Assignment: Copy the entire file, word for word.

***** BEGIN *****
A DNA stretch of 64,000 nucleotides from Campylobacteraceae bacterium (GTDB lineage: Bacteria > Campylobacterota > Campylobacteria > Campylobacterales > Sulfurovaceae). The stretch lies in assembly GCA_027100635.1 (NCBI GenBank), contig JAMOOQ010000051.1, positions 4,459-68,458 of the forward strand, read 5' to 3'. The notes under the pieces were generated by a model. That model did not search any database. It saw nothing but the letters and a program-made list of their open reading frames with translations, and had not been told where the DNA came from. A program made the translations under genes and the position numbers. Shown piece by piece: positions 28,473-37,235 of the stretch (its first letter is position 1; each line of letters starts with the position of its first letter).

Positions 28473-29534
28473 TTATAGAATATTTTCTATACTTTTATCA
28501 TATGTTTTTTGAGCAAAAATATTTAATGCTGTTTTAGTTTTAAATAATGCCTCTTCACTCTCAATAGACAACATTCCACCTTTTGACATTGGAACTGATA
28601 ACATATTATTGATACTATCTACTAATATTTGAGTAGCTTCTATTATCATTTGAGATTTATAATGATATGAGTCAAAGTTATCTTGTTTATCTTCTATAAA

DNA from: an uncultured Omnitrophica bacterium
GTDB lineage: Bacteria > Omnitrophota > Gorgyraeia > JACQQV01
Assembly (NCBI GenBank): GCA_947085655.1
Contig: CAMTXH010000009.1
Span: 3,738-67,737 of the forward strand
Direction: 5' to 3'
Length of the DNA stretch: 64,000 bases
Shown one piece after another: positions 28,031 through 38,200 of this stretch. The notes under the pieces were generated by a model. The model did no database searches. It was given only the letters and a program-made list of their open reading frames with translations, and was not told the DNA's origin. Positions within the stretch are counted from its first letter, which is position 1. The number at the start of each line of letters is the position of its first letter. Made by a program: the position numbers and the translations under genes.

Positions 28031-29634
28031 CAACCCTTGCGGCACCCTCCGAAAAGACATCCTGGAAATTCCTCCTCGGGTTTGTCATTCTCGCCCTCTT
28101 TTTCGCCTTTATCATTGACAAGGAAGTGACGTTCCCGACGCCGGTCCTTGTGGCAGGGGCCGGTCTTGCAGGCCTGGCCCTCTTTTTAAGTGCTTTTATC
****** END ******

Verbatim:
A DNA stretch of 64,000 nucleotides from Campylobacteraceae bacterium (GTDB lineage: Bacteria > Campylobacterota > Campylobacteria > Campylobacterales > Sulfurovaceae). The stretch lies in assembly GCA_027100635.1 (NCBI GenBank), contig JAMOOQ010000051.1, positions 4,459-68,458 of the forward strand, read 5' to 3'. The notes under the pieces were generated by a model. That model did not search any database. It saw nothing but the letters and a program-made list of their open reading frames with translations, and had not been told where the DNA came from. A program made the translations under genes and the position numbers. Shown piece by piece: positions 28,473-37,235 of the stretch (its first letter is position 1; each line of letters starts with the position of its first letter).

Positions 28473-29534
28473 TTATAGAATATTTTCTATACTTTTATCA
28501 TATGTTTTTTGAGCAAAAATATTTAATGCTGTTTTAGTTTTAAATAATGCCTCTTCACTCTCAATAGACAACATTCCACCTTTTGACATTGGAACTGATA
28601 ACATATTATTGATACTATCTACTAATATTTGAGTAGCTTCTATTATCATTTGAGATTTATAATGATATGAGTCAAAGTTATCTTGTTTATCTTCTATAAA

DNA from: an uncultured Omnitrophica bacterium
GTDB lineage: Bacteria > Omnitrophota > Gorgyraeia > JACQQV01
Assembly (NCBI GenBank): GCA_947085655.1
Contig: CAMTXH010000009.1
Span: 3,738-67,737 of the forward strand
Direction: 5' to 3'
Length of the DNA stretch: 64,000 bases
Shown one piece after another: positions 28,031 through 38,200 of this stretch. The notes under the pieces were generated by a model. The model did no database searches. It was given only the letters and a program-made list of their open reading frames with translations, and was not told the DNA's origin. Positions within the stretch are counted from its first letter, which is position 1. The number at the start of each line of letters is the position of its first letter. Made by a program: the position numbers and the translations under genes.

Positions 28031-29634
28031 CAACCCTTGCGGCACCCTCCGAAAAGACATCCTGGAAATTCCTCCTCGGGTTTGTCATTCTCGCCCTCTT
28101 TTTCGCCTTTATCATTGACAAGGAAGTGACGTTCCCGACGCCGGTCCTTGTGGCAGGGGCCGGTCTTGCAGGCCTGGCCCTCTTTTTAAGTGCTTTTATC